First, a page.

The annual Halstead sermon at St Peter’s is on the text from Hebrews which we heard as our first reading Hebrews 13 verse 14 “for here we do not have an enduring city, but we are looking for the city that is to come “
And when I hear the word enduring my mind is taken to the ship Endurance which was used by Ernest Shackleton to explore the South Pole
I have brought with me today is of the Endurance trapped in the ice of the Antarctic back in 1915, it remained there for four months.
Ernest Shackleton had led an exploration to the South Pole but his ship the endurance got caught in the ice and was frozen solid then the ice began to squeeze the ship so that it was no longer safe or could provide shelter.
Shackleton and his 10 men left the ship and towed the three lifeboats across the ice until they got to the first land which was elephant Island this took them four months.
The next part of the journey was to travel across the wild South Atlantic in an open boat to the island of South Georgia that took them just over 30 days in the open boat to reach a rescue station.
The ship Endurance may have been lost but Shackleton had an enduring ability to rescue all his men.
They all returned home safely by 1916 and many immediately signed up for King and Country and service in the first world war.
I believe the example of Ernest Shackleton is a great inspiration to leaders today for whilst he lost his ship, he returned home safely with all his men in extreme situation we cannot imagine.
This is an inspiring story, and this picture reminds me that nothing is impossible.
Today’s first reading talks of an enduring city which does not exist on Earth but only exists in eternity.
However, in this last year we have been on a journey which has required of us great endurance and resources,
We have not been adrift on the ice or wrestling the ice to travel to safety, but we have been in a season which has challenged each one of us.
The season of Easter reminds us of the work of Jesus Christ in the resurrection and the writer of Hebrews in chapter 12 says that “Jesus endured the cross” knowing that something better would result after the suffering.
I hope that we can build something better after these last these last 12 months.
Not just going back to how life was before but recognising that something new can flourish and grow from what has gone before.
Our Gospel reading reminds us that the gardener prunes the branches that are not fruitful and cleans up what has been damaged. Jesus says that he is the vine, and his Father is the Gardner.
We like the idea of a vine bearing fruit – we are not so keen on the vine being trimmed or pruned and made more fruitful.
But perhaps this last year has reminded us that we’ve been pruned in some ways and that we’ve been cut back and reminded of what is essential and what is enduring.
St Paul wrote at the end of one Corinthians 13 that these three things remain or Endure – Faith hope and love.
I think we have discovered in this last year how faith hope and love have enabled us to endure these last months,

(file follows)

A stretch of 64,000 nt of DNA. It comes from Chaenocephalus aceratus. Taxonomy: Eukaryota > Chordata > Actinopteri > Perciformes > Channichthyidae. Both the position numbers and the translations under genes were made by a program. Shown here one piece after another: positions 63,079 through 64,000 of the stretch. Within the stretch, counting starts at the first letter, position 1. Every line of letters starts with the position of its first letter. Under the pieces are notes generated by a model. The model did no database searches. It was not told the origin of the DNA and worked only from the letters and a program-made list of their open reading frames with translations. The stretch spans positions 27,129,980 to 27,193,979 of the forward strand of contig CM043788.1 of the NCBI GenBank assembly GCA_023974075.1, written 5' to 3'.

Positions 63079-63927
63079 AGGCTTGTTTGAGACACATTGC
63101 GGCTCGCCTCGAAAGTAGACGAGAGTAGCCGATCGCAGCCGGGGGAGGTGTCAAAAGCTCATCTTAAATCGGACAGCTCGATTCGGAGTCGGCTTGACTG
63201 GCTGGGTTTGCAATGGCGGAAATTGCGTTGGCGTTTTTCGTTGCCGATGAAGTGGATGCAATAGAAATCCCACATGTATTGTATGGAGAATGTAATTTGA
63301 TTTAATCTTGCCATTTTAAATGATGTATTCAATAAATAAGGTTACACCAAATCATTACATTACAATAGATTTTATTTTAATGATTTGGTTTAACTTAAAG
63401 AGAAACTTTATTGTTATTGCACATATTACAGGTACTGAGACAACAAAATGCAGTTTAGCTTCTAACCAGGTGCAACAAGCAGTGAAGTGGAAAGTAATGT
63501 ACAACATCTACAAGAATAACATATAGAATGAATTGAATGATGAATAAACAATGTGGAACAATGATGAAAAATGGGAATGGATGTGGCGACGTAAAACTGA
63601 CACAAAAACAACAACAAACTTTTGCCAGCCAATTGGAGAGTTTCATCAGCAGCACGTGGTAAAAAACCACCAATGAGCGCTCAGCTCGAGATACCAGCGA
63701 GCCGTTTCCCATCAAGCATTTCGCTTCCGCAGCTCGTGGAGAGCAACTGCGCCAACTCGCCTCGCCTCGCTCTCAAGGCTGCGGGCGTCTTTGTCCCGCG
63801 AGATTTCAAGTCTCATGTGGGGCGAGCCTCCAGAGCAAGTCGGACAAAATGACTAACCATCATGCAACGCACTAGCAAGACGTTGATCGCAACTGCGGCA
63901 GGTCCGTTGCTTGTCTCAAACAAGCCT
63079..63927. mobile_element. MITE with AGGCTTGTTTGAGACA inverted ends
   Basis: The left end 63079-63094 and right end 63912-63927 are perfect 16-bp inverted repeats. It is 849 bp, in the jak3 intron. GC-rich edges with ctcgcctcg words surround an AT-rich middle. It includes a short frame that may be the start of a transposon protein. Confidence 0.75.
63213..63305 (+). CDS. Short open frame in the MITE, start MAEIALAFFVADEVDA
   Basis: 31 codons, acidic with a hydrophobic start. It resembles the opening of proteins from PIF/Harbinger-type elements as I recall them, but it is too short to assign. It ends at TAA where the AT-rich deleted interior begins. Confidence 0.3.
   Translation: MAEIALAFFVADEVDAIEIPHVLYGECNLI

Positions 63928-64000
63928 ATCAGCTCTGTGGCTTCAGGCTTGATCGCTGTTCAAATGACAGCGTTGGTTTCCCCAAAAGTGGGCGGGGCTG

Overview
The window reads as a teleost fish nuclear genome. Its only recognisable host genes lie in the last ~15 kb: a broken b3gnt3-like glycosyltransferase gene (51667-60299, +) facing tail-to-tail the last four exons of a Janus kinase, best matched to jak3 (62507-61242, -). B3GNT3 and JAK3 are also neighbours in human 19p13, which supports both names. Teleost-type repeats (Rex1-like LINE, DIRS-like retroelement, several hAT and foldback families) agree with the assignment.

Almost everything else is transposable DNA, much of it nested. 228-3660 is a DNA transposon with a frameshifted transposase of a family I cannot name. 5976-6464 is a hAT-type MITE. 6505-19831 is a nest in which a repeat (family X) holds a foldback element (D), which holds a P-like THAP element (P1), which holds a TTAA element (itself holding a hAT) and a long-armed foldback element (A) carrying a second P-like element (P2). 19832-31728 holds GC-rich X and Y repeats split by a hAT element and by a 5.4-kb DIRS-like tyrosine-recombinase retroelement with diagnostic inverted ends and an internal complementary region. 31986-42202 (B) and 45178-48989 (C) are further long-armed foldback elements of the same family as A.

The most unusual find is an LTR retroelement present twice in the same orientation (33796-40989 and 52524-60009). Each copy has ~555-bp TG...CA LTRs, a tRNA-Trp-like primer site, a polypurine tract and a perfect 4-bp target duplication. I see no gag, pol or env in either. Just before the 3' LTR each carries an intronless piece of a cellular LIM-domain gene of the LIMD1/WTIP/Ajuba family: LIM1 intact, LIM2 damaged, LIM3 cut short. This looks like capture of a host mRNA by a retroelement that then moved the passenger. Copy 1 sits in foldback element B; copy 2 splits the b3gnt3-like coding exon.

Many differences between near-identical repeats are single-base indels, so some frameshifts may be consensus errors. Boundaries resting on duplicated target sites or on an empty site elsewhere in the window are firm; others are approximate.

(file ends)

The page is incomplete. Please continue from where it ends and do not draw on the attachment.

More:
faith hope and love have enabled us to flourish in difficult times.
Perhaps it has challenged our faith to be so confined and unable to gather in worship, but we have found ways of praying and of encouraging one another.
Perhaps we have continued to hold onto a hope in God for an end to the lockdown and have a hope for vaccinations.
And while we have been separated from our loved ones – we have held them in our prayers.
So, these three qualities endure and are what have held us through the endurance of the last year.
What this last year has taught us is that some things on earth cannot be taken for granted, the things of earth are passing by.
And we have been reminded that our hope is in God and that the enduring city we long for is the heavenly Jerusalem
I want to finish with a few lines from the book of Revelation chapter 21 which describe that heavenly Jerusalem
Then I saw a new heaven and a new earth, for the first heaven and the first earth has passed away, and there was no longer any sea.
I saw the holy city, the new Jerusalem, coming down out of heaven from God, prepared as a bride beautifully dressed for a husband.
And I heard a loud voice from the throne saying now the dwelling of God is with men and he will live with them. They will be his people and God himself will be with them and be there God. He will wipe away every tear from their eyes there be no more death or morning or crying or pain, for the old order of Things has passed away.”
This my friends are the enduring city, this is the place that we are bound for, the journey might be hard, the journey might call for us to experience difficulties on the way. But because of Jesus, his death and resurrection, we can anticipate a heavenly Jerusalem. That in this Jerusalem there were no more crying or tears or death or morning or pain, a new beginning, a new way of living is possible.
The writer of the Hebrews was aware that earthly things were temporary, and we have no enduring city here on Earth, but we look for one that is to come.
Ernest Shackleton may have endured Antarctic winters, but he brought home his men.
We have endured a year of lockdown and we have been sustained by faith hope and love
But we are looking for the heavenly Jerusalem, may that be at the forefront of our thinking and our anticipation of better times to come and of how we build heaven on Earth, when we pray “thy kingdom come, thy will be done, on earth as it is in heaven“